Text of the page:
Spy Balloons and the History of Technological Espionage


On January 28, the United States encountered the first of many objects in the skies that caused confusion and, for some, fear.

A Chinese air balloon entered U.S. airspace near Alaska, later going over Canada and then the continental U.S. Four days later, the Defense Department announced they were tracking the balloon as it began moving toward the East Coast. On Feb. 4, a U.S. fighter jet shot down the balloon near the coast of South Carolina, according to CBS.

The spy balloon’s height was comparable to the Statue of Liberty, about “200 feet tall with a jetliner size payload,” Assistant Secretary of Defense Melissa Dalton told senators during a hearing on Feb. 9.

The balloon’s payload weighed more than a couple thousand pounds, according to Gen. Glen VanHerck, commander of North American Aerospace Defense Command and U.S. Northern Command.

It had collection pod equipment, including high-tech features that could collect communications signals and other sensitive information, and solar panels located on the metal truss suspended below the balloon, according to government officials. It had equipment that was “clearly for intelligence surveillance,” including “multiple antennas” that were “likely capable of collecting and geo-locating communications.”

Video of the balloon showed small motors and multiple propellers that allowed China to actively maneuver the balloon over specific locations, according to a senior administration official, and it was steered by rudder, a U.S. official said.

A U.S. official said later that underwater pictures of the debris field show the wreckage remarkably intact given its fall from 60,000 feet. The debris field is about seven miles wide, and the debris is in relatively shallow water, at about 47 feet deep, according to a senior military official. Navy and FBI dive teams have been involved in the search.

The FBI has been evaluating evidence collected from debris field in the Atlantic at the bureau’s lab in Quantico, Virginia, senior FBI officials said. The FBI lab has the balloon canopy, wires, and other electronic components collected from the water surface. The officials said they have not detected explosive materials on the evidence that has already been examined.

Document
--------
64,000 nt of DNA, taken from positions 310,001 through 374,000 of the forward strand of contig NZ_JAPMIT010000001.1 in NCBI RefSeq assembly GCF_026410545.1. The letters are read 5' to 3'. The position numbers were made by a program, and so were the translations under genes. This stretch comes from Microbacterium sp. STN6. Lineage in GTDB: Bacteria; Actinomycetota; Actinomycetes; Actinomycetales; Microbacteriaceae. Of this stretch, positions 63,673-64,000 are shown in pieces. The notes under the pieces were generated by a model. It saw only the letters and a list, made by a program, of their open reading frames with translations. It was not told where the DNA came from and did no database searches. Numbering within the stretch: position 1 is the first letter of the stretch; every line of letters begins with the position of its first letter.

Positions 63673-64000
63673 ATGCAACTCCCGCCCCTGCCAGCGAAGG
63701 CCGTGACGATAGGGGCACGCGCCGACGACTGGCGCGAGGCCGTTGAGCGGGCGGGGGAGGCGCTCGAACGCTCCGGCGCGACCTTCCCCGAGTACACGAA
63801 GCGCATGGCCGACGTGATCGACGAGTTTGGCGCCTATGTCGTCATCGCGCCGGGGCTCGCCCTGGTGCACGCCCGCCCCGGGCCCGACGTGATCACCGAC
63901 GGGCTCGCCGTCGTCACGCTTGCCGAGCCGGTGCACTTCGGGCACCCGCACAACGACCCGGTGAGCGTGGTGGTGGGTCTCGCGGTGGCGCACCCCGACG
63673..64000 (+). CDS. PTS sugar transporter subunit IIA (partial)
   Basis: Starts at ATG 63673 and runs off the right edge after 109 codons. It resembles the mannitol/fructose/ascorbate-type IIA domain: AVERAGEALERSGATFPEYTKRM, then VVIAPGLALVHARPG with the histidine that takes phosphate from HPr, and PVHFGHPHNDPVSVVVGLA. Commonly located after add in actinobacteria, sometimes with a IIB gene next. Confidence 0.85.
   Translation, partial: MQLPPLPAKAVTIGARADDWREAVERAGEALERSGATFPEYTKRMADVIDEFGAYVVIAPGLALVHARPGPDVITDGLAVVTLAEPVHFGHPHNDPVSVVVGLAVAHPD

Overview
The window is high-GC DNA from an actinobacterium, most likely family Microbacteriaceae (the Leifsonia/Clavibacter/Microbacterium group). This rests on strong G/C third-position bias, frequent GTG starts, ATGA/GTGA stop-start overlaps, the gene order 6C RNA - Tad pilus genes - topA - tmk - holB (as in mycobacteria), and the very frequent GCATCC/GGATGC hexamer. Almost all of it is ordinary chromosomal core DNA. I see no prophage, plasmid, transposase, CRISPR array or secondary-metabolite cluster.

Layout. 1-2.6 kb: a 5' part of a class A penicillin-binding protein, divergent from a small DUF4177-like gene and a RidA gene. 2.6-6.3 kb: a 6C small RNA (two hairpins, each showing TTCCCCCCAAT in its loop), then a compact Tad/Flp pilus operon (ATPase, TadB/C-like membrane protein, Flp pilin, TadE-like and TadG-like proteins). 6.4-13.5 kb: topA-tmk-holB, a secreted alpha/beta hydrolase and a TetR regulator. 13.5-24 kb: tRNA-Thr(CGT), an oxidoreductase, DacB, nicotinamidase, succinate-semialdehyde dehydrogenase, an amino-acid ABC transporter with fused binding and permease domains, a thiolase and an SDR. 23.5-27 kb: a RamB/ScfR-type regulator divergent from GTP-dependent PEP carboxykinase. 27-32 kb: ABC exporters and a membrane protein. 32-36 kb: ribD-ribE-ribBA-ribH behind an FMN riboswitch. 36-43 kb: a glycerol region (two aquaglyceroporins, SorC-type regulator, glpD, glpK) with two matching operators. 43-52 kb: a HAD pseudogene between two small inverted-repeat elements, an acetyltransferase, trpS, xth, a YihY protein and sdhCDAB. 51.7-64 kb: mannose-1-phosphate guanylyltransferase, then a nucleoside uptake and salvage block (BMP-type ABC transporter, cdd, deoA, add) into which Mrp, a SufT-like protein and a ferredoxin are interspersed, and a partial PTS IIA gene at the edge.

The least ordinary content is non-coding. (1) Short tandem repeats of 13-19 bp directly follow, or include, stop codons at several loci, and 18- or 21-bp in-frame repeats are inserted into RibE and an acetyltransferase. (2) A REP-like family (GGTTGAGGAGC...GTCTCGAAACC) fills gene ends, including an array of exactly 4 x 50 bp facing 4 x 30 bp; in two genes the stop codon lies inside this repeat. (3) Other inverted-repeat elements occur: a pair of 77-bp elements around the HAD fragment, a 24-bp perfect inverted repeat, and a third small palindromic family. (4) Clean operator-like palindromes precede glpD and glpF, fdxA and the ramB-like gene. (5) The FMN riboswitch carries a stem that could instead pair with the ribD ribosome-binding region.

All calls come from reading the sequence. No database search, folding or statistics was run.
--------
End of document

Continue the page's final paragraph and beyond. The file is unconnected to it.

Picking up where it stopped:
Although nothing has seemed to escalate, the events have highlighted the need for greater vigilance and defense measures to safeguard U.S. interests from possible sabotage by foreign nations.

Chance Thorne-Begland, a senior who in the future looks to become involved in foreign service, does not feel threatened by the balloon, and feels that the situation was blown completely out of proportion. He took note of how our government is usually quick to take action when the country’s safety could possibly be in jeopardy, due to prior experience with countries who looked to spread their influence into the Western hemisphere.

“I found it funny,” Chance said. “It was way more conflated by the media and government than it needed to be. We all know how America gets when there’s even the smallest threat by an anti-democratic force.”

China’s lack of a response to the situation indicates a low probability of any sort of conflict, but there is a great history of global espionage and its coexistence with sentiments of war.

Junior Hudson Fulcher-Melendy has some worries about the balloon.

“It is scary that we have objects watching us that we are not even aware of and that other countries are trying to spy on us,” he said. “It makes me wonder if something else could come from another country and actually harm us.”

The act of spying specifically on enemy operations, known as espionage, has been a prevalent part of human history for thousands of years. Nations have always sought to gain an advantage over their rivals, and one way to do that is by gathering information through covert means.

Ancient civilizations such as the Greeks and Romans used spies to gather information about their enemies; this quickly developed into a primary tactic for battle. During the Middle Ages especially, espionage was developed and used as a tool of warfare, with spies gathering information on troop movements and battle plans.

In the modern era, espionage has become more sophisticated, with greater technological advancements and the growth of unified nations. During World War I and II, both the Allies and the Axis powers employed spies to gather intelligence and disrupt enemy operations.

The Cold War between the United States and the Soviet Union was a particularly active period for espionage, in which both sides used a range of tactics to gain an advantage. This included the use of spies, double agents, and technological espionage, as well as propaganda and disinformation campaigns.

U.S. President Joe Biden, in a statement to the public, alluded to the nation’s history of disputes which have arisen from spy-based infiltration, and exclaimed that he is not interested in entertaining this current tension with one of Asia’s most powerful military countries. He also expressed sentiments, in which he made clear that he would like to contend with China to promote internal growth within the U.S.

“We’re also continuing to engage with China as we have throughout the past two weeks,” Biden said. “As I’ve said since the beginning of my administration, we seek competition, not conflict, with China. We’re not looking for a new Cold War, but I make no apologies, and we will compete. We will responsibly manage that competition.”

In recent years, there have been high-profile cases of espionage between nations, including accusations of Russian interference in the 2016 U.S. presidential election and the poisoning of a former Russian spy in the U.K. in 2018.